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Vary speed by varying the blade or the feed rate. Twice as many teeth effectively twice the speed. Same with pushing the saw through the board half as fast.
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wrote:

A blade has an optimal cutting RPM. Feed in general rate does not change that.
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Right. But it does give you a surface twice as smooth with half the resistance, as if you had used a blade with twice as many teeth.
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Correct, however that does not = more control.
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Control doesn't come from blade speed. Control comes with practice.
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OK, perhaps you have missed the OP question. He wanted to know if he could use a speed control to slow the motor down for more control. The correct answer would be NO you cannot use a speed controller to slow down a circle saw motor.
Feeding slower could give more control if feed rate is the problem. He did not mention what kind of control problem he was having. There could be many control problems that feed rate would not correct. Perhaps he is looking for a soft start feature for better start up control. It is any ones guess.
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Leon wrote:

You sure about that? I had always understood that tooth profiles were designed with a specific amount of "bite" in mind, and that blade speed and feed rate needed to be controlled together to get the best cut.
Thus, regular 10" blades are designed to work on standard saws at "regular" feed rates. If you want to feed the stock faster (for production use, say) then you need to use fewer teeth or a faster rotation in order to clear the chips faster. However, if you feed too slowly you can burn the stock due to the teeth spending too much time in contact with the wood.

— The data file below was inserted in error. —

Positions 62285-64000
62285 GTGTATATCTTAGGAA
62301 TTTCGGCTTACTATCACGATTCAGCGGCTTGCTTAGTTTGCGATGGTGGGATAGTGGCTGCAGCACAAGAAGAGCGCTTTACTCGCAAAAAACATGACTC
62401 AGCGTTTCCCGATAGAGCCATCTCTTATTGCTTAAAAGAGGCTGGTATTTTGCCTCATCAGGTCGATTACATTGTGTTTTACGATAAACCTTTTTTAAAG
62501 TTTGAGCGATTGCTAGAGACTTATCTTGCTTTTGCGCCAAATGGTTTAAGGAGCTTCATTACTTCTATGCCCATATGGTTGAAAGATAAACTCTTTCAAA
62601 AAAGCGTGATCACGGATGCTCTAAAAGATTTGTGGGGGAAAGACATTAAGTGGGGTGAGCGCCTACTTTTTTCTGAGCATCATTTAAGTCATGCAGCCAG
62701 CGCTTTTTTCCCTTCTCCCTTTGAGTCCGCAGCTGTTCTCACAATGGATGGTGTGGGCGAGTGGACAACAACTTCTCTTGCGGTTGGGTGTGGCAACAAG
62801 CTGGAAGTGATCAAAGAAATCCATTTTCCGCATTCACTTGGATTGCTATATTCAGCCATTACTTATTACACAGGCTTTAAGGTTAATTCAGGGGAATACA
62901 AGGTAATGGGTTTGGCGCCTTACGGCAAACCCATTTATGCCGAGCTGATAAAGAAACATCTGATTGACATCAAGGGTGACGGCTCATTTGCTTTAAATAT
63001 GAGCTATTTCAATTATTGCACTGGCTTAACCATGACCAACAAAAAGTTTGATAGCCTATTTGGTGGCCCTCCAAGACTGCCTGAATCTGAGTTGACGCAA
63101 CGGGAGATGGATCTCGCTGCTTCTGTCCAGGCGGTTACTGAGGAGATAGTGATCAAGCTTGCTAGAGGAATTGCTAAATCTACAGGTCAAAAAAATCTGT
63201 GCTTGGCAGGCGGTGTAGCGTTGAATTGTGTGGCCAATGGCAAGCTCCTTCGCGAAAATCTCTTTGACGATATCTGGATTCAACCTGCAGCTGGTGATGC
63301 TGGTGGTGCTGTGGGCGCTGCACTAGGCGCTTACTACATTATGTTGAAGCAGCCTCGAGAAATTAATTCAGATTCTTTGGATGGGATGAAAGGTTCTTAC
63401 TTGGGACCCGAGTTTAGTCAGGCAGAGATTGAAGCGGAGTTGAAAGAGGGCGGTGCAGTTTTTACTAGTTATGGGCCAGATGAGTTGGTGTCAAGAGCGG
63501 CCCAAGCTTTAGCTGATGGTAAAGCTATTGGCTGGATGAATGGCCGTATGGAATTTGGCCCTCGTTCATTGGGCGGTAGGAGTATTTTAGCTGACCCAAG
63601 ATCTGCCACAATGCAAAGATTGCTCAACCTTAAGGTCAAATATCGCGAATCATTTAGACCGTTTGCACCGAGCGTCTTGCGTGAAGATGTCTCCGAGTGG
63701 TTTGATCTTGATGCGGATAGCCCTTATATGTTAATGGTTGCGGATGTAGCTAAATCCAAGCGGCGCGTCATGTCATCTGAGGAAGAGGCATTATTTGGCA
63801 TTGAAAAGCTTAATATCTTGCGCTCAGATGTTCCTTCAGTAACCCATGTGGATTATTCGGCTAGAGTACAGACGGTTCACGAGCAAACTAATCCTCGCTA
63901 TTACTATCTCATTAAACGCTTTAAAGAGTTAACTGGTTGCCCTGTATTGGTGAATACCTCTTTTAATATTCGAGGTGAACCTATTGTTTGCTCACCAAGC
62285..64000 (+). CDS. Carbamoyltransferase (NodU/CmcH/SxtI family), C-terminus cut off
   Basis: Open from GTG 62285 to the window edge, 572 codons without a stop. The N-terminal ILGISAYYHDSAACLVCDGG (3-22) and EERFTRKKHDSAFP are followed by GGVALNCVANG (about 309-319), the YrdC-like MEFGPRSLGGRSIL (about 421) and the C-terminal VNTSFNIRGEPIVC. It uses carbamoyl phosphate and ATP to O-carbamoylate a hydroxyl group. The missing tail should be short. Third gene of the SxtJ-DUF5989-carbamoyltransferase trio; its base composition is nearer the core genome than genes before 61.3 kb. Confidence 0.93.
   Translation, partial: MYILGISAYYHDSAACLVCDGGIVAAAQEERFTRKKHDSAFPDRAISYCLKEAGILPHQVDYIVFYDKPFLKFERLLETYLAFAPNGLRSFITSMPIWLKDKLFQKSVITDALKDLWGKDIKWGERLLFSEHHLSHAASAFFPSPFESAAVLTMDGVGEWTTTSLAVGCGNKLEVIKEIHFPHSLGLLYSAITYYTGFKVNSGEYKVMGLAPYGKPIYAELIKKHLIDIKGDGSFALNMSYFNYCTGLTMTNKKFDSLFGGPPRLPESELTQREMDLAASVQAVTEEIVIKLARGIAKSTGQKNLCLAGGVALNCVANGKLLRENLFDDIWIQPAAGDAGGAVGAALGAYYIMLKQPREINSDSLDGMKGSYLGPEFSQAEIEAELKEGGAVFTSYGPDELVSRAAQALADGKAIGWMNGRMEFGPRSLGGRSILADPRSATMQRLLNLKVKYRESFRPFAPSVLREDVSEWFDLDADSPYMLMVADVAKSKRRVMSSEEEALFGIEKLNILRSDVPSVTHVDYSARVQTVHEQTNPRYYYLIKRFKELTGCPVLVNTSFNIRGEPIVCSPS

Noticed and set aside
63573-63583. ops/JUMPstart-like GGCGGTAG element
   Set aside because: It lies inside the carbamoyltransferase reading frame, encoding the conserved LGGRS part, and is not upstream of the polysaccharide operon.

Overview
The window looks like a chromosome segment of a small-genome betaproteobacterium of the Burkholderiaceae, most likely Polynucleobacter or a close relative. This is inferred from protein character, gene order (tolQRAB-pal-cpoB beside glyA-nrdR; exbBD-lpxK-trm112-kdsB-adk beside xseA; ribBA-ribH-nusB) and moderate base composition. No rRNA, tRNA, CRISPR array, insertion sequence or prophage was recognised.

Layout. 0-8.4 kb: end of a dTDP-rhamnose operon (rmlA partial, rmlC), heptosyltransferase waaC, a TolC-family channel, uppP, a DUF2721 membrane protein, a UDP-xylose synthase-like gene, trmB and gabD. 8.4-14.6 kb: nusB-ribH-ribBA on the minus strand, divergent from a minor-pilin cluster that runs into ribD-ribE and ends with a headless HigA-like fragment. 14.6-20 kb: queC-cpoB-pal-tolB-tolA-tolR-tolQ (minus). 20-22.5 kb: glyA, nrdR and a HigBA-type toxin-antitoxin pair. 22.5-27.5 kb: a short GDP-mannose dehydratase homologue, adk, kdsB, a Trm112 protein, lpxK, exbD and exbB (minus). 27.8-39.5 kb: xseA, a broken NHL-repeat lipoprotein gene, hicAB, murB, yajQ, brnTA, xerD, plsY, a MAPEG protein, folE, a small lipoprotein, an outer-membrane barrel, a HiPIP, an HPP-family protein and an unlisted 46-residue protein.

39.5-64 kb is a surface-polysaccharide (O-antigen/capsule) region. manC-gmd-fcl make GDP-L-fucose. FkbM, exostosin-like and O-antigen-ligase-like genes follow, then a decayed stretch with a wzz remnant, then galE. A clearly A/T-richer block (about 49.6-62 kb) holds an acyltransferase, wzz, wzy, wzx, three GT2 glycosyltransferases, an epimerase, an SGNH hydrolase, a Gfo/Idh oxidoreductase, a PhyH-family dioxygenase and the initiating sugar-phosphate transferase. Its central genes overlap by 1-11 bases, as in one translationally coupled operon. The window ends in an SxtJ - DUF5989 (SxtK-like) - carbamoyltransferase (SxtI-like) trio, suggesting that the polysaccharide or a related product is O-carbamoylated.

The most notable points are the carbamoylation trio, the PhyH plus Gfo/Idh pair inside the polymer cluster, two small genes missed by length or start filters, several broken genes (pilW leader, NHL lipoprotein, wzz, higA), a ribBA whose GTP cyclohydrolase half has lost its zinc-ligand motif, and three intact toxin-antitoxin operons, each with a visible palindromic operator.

Chris
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Blades are designed to cut best at a specific RPM. Best cutting does not always = smooth. Generally a slower feed rate produces a smoohter cut but may also introduce a burned cut.
Thus, regular 10" blades are designed to work on standard saws at "regular" feed rates. If you want to feed the stock faster (for production use, say) then you need to use fewer teeth or a faster rotation in order to clear the chips faster. However, if you feed too slowly you can burn the stock due to the teeth spending too much time in contact with the wood.
For optimum cutting with increased production you normally see a saw with a larger diameter blade with more teeth than one of smaller diameter.
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Maybe variable speed would work - at least in some conditions, but I could see where stalls would be a huge problem for a saw. You can stall a variable speed drill motor pretty easily, and a saw suffers some rougher work than a drill does.
--

-Mike-
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if you need more control, use a guide or push the saw slower. slowing the motor RPM won't help.
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slowing the rpm allow a slower feed without burning. just thought the variable speed might be a good thing to have in a circular saw.
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snipped-for-privacy@gmail.com says...

one of the best additions to my shop was the festool ts55eq. expensive, but worth it.
take a look at: http://www.festoolusa.com/ProductDetails.aspx?id=3&prodidV1174
-- regards, greg (non-hyphenated american) http://users.adelphia.net/~kimnach